WSOU Picks of the Week: Candiria, Red Fang, Skálmöld
Seton Hall University’s WSOU radio is the only all-metal, all-the-time station currently broadcasting in the US, and as been a force in metal for DECADES. It’s also streamable online from anywhere in the world! Each week, the staff of WSOU shares their picks for the heaviest of the heavy, as well as the station’s charts for that week, right here on MetalSucks. Enjoy:
Candiria – “While They Were Sleeping” (Nick D.)
With their first new album since 2009, Candiria have returned with their combination of metal, hip hop, and jazz. This track features a very mellow, jazzy section that somehow fits very well in between the brutality that the Brooklyn locals deliver. I know from personal experience that this song is good to mosh to and I also witnessed a woman get knocked out in the pit, one of the most violent I’ve seen. The song makes me feel like I’m having a nightmare where I’m being chased by something and then I wake up and realize it was just a dream, and then I fall back asleep and the nightmare continues.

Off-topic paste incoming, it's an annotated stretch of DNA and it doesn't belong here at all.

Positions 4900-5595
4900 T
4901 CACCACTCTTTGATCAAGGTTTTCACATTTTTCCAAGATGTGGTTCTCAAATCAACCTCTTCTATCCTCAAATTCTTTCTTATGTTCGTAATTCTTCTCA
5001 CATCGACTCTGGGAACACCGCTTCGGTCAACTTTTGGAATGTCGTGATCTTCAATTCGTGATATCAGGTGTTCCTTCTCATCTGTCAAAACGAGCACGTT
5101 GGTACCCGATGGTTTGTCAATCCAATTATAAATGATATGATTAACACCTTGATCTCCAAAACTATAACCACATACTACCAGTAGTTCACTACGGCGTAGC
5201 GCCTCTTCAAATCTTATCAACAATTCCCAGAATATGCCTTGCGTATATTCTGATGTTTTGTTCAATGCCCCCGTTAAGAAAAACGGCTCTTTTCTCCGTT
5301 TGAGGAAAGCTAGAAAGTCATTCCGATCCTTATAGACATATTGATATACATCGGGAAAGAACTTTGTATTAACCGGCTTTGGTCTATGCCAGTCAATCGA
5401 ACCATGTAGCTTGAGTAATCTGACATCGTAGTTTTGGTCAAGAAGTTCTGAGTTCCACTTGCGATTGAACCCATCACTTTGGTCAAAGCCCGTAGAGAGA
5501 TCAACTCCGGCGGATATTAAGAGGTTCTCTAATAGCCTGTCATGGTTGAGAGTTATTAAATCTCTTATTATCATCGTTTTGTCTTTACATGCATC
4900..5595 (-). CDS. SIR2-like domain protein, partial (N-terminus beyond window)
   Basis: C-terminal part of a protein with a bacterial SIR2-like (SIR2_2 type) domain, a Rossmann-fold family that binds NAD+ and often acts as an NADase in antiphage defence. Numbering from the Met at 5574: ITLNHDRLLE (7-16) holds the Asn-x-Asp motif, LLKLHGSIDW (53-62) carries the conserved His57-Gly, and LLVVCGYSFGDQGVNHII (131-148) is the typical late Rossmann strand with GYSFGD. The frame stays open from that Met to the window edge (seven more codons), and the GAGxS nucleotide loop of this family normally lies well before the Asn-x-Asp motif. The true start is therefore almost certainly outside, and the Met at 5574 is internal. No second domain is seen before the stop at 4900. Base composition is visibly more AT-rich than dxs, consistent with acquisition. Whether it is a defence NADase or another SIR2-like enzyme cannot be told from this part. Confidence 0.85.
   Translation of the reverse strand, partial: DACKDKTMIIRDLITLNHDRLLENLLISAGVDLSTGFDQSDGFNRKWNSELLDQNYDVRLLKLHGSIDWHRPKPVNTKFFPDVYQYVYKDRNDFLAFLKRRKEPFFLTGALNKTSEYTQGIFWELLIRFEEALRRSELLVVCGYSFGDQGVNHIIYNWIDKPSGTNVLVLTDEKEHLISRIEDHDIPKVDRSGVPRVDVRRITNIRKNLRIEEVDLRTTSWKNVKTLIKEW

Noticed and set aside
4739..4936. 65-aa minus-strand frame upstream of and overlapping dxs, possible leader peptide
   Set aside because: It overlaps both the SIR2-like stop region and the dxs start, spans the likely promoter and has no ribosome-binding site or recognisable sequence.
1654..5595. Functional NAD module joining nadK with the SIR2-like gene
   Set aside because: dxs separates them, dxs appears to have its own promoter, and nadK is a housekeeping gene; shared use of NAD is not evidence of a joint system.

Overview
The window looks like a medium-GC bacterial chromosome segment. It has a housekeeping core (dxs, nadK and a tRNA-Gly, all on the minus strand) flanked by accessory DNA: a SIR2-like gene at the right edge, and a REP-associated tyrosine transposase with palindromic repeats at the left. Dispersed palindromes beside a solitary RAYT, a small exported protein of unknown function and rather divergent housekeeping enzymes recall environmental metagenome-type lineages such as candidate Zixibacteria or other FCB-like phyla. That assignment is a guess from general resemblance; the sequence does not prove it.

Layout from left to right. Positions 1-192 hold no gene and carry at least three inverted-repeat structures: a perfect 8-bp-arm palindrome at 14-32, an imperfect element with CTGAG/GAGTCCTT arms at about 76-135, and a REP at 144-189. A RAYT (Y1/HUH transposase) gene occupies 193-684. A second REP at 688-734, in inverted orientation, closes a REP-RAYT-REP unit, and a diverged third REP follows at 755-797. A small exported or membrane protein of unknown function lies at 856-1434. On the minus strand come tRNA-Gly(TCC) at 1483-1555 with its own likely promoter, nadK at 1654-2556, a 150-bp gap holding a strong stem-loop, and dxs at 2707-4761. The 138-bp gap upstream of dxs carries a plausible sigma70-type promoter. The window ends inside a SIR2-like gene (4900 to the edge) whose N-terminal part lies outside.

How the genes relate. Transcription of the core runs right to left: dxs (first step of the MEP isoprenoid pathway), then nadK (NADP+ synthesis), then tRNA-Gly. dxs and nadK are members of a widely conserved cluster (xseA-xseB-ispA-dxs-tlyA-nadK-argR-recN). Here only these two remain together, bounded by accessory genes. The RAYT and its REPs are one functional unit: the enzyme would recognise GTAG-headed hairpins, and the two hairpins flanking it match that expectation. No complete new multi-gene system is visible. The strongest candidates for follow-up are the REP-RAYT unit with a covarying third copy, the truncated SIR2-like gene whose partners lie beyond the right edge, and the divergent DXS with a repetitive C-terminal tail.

Red Fang – “Not For You” (Giancarlo C.)
These sludgy rockers are at it again with their recent release of “Not for You.” Great riffs combined with a catchy chorus makes this song one to be remembered. Great build up towards the end with some nice heavy vocals, and finishing with that sweet, stoner rock sound, “Not for You” is a song all metalheads and dads can enjoy! Red Fang are one of those bands who seem to just be getting better over time, and this release just keeps adding to that feel.
Skálmöld – “Niðavellir” (Garren L.)
Folk metal is an under-appreciated subgenre of metal, which is a shame when one considers the openness of the term “folk” and the creative freedom it allows. Folk metal gives bands an opportunity to be either very heavy or soft while telling a tale of epic proportions, and often with the aid of instruments not commonly associated with metal. Skálmöld’s new track, “Niðavellir,” which speaks about the dwelling place of a clan of dwarves, is a text book example of an excellent folk metal track. This track features a galloping pace and a growling vocal paired with a catchy chorus, which is fun to sing along to in spite of the fact that it’s in Icelandic. Although folk metal may be niche to some, I find the genre, and especially Skálmöld’s new track, to be fun and a nice change of pace.